Walking down the mountain- making friends with all of the children, the bottom right picture is the prison:

Farther down the path, we came across a tiny bar and Awonde asked if we would like some honey wine (“tej”). We ducked our heads into the smoky cobalt blue room. Barren of other patrons, our only company was the religious paintings on the wall and a young girl tending to the incense. She passed out flasks of tej, which seemed to have more alcohol content than normal wine, and turned on the World Cup match USA v. Algeria. As the sounds of the game drifted outside, several fans wandered in. We were the only USA supporters in a very pro-Africa environment, yet we all behaved civilly. After the first half (still nil-nil), we decided to visit the Jinka market.

Here are some women selling homemade injera. There were different kinds: pure teff, teff mixed with maize, sorghum, wheat. In the second picture you can see the long row of women with their circular packages of injera, waiting to be bought and eaten for dinner!

Scenes from the Jinka market. Top left, the sewing machines set up for the tailors (men) to repair any rips. Women sell fruits, vegetables, chiles, legumes, and coffee (in the bottom left picture the black are roasted coffee beans).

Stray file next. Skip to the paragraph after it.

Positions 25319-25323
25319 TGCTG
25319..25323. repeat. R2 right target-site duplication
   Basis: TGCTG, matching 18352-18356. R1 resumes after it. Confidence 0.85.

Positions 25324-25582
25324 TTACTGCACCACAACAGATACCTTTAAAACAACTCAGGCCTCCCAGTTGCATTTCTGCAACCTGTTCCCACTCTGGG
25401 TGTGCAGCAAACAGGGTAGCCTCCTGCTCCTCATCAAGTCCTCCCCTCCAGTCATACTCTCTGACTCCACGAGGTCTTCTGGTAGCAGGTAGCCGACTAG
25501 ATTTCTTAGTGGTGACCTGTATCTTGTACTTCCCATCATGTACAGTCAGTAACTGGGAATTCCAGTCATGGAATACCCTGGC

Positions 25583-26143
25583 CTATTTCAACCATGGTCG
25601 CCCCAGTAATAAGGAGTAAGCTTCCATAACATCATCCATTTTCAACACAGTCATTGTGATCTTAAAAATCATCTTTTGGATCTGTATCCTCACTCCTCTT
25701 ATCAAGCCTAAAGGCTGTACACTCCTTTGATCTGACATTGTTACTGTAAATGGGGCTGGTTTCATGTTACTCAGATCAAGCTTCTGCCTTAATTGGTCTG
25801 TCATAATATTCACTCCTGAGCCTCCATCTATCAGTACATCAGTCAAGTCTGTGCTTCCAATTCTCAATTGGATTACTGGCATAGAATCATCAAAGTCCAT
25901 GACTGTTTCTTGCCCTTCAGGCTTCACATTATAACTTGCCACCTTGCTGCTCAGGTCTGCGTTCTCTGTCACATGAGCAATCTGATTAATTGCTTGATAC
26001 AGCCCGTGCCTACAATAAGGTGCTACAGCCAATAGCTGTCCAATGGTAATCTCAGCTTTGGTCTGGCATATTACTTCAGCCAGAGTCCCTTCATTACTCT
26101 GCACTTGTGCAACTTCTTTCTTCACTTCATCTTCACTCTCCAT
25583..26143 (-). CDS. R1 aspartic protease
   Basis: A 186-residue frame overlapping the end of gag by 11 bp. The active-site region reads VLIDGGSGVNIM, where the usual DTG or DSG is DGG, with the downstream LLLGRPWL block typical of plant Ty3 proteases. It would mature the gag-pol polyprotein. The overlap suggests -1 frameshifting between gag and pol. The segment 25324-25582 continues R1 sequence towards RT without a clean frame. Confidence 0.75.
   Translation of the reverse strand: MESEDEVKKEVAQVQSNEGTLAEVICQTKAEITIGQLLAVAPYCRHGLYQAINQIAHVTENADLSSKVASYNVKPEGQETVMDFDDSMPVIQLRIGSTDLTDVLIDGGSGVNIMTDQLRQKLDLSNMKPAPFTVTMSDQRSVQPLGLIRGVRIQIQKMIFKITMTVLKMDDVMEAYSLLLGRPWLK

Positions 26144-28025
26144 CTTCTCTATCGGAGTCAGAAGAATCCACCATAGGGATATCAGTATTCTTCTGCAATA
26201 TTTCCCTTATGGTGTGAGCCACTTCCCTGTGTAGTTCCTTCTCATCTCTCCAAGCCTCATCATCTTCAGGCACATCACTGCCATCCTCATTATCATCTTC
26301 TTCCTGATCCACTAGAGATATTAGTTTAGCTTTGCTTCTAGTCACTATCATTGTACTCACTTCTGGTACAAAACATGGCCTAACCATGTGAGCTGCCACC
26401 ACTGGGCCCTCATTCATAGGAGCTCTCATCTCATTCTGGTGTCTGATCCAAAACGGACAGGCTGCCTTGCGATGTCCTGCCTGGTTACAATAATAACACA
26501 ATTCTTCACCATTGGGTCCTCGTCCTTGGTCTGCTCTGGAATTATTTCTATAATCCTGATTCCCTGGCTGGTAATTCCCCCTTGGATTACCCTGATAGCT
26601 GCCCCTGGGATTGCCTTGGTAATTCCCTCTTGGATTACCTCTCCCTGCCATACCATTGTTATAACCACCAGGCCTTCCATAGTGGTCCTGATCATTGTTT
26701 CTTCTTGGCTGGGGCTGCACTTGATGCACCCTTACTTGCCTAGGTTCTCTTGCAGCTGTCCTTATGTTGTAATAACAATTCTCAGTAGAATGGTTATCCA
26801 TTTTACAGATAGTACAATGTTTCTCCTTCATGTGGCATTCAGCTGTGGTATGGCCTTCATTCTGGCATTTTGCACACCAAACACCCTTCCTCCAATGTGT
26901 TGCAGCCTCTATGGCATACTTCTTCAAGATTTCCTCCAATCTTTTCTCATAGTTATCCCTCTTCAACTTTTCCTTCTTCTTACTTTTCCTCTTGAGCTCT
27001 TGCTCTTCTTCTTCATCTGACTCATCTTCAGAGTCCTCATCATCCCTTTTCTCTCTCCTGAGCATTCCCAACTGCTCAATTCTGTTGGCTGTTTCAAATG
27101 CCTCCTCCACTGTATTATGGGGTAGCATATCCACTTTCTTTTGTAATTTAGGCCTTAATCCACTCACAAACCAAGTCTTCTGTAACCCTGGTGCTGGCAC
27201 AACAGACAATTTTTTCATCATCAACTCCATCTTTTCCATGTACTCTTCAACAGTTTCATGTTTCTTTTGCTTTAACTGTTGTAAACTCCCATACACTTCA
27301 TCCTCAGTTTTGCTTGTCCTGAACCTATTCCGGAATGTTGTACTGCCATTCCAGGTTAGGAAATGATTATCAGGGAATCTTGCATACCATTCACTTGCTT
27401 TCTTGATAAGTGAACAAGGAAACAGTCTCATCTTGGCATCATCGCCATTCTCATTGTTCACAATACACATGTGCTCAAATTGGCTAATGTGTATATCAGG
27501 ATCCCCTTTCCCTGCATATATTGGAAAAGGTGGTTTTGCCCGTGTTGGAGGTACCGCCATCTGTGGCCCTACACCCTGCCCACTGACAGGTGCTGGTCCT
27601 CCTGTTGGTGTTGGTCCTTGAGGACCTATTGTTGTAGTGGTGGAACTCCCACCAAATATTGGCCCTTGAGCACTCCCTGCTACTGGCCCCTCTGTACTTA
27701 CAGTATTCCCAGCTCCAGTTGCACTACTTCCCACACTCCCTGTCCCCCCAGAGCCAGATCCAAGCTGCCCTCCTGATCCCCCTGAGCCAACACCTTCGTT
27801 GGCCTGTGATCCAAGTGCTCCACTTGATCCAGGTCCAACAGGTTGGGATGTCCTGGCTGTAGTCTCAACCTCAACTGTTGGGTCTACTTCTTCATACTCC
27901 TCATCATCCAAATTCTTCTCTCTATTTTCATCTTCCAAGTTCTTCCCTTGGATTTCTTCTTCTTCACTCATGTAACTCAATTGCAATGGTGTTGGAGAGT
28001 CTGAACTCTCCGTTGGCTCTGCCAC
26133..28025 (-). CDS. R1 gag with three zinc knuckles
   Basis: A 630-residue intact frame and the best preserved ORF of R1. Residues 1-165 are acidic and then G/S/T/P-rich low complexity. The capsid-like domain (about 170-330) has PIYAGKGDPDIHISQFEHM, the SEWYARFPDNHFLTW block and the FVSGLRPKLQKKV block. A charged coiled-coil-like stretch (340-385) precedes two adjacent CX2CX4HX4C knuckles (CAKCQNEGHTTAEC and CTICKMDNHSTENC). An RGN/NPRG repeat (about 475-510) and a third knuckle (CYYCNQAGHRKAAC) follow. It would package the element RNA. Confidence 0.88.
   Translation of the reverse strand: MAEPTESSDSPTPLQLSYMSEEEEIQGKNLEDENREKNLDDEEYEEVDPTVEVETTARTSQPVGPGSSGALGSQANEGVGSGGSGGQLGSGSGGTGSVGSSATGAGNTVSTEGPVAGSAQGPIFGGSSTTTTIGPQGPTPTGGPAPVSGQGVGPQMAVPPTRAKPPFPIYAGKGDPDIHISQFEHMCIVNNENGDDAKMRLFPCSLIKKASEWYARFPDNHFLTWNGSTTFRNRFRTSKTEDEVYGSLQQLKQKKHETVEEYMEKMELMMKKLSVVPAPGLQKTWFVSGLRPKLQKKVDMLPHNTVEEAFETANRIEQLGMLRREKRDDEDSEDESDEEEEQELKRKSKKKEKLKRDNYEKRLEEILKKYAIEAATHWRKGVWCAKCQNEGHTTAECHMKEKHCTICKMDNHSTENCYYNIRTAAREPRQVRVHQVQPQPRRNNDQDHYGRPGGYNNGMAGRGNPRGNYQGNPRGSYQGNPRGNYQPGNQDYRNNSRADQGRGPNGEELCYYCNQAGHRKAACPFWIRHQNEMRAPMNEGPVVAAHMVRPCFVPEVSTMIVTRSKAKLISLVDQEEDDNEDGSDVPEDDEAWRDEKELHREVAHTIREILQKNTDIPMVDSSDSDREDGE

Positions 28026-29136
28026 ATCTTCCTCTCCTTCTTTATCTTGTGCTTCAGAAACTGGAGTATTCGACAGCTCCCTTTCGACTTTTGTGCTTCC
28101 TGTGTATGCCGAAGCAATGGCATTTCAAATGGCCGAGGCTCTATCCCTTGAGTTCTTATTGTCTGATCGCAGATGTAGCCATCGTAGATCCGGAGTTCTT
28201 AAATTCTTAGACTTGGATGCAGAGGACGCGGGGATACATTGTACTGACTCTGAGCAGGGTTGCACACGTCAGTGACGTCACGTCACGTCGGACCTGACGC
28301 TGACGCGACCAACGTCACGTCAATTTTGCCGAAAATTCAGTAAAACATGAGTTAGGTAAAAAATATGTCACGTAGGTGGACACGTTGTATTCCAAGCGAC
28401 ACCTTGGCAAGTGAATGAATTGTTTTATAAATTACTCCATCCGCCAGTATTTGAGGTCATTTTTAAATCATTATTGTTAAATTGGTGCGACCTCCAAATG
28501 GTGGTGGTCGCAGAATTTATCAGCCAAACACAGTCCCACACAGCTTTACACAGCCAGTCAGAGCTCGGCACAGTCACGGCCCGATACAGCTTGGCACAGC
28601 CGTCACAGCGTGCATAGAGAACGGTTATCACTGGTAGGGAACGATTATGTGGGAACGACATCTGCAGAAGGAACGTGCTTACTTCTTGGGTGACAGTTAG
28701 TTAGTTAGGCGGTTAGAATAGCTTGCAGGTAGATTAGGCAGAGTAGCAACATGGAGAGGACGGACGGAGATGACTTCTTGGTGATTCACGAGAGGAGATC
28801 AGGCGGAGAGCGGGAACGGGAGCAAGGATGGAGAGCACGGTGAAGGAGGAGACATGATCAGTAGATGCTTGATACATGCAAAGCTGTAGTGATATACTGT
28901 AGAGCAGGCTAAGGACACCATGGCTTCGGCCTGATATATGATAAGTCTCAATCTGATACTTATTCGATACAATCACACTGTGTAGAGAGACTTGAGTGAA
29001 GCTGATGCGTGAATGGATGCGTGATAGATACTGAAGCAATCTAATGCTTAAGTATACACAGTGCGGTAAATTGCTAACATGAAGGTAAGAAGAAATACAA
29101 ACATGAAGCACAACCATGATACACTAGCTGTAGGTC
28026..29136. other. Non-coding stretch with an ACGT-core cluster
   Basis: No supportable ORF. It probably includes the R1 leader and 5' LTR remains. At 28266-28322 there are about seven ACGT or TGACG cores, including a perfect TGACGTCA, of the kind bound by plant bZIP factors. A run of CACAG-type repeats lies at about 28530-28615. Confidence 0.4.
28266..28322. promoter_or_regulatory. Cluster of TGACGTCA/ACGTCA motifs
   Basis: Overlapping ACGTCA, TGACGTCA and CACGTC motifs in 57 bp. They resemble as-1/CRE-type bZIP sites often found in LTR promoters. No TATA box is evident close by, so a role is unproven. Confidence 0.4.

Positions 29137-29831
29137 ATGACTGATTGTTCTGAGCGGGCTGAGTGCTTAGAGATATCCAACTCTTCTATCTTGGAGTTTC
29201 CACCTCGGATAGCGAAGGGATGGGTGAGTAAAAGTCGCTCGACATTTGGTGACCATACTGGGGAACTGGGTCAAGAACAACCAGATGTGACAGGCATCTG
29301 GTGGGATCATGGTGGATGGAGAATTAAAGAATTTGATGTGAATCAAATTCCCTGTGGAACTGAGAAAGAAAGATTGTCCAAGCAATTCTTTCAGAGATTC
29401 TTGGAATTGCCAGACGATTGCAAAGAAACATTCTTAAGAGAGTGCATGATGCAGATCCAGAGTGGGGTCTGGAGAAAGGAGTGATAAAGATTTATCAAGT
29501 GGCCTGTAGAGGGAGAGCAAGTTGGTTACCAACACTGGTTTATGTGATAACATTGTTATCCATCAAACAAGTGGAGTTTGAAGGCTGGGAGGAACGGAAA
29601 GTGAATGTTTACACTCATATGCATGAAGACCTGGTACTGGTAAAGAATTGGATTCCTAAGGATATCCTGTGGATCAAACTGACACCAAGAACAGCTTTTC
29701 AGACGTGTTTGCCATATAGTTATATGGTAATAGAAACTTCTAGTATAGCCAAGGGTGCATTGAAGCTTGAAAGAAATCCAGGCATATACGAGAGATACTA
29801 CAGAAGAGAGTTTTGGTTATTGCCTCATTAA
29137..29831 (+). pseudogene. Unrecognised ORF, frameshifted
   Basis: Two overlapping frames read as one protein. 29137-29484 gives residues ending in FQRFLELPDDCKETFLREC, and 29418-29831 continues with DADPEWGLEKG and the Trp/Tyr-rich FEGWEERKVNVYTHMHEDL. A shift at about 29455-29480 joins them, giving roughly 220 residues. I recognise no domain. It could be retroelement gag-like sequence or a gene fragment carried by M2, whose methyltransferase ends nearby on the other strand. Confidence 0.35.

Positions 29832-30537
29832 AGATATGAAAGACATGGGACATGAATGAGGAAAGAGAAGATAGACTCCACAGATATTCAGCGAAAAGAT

The market sells almost anything an Ari family would need for the week: the women lined up with different types of injera, grains, vegetables and fruits, homemade butter, and collected honey among other goods. We bought a cloth used by the Hamer men, some tea, and a CD with Ethiopian pop music. Checking on the game in a little electronics store- as soon as we ducked our heads in, USA scored, the game ended, and we knocked out one of the last African teams. We headed back to the hotel smiling, crossed the old airstrip that is now the town sqare, zigzagged through the goats nibbling the grass under an abandoned airplane, and thanked Awonde for sharing his town with us.

More scenes from the market: the top picture on the right was a little spice shop- the white baggies are salt.


Heather BT said...

You tell your story so well, thank you for sharing!
Plus, I'm still waiting for the gotcha pictures!

Viv and Pete said...

I have thoroughly enjoyed reading your blog! I love reading about your travels and seeing the fabulous pictures. You are doing exactly what we hope to truly absorb the culture and explore as much as possible. I would love to connect with you through email if you have time (when you get home and are adjusted of course) to get some tips for our future trip to Ethiopia.

We wish you all the best and thanks for sharing your amazing journey with us!!!!

Adoption Mission: Possible said...

I have been so blessed reading through the details of your blog. I'm soaking in all this info and you make me feel almost like I'm there too... almost. ;)

Keep up the good work!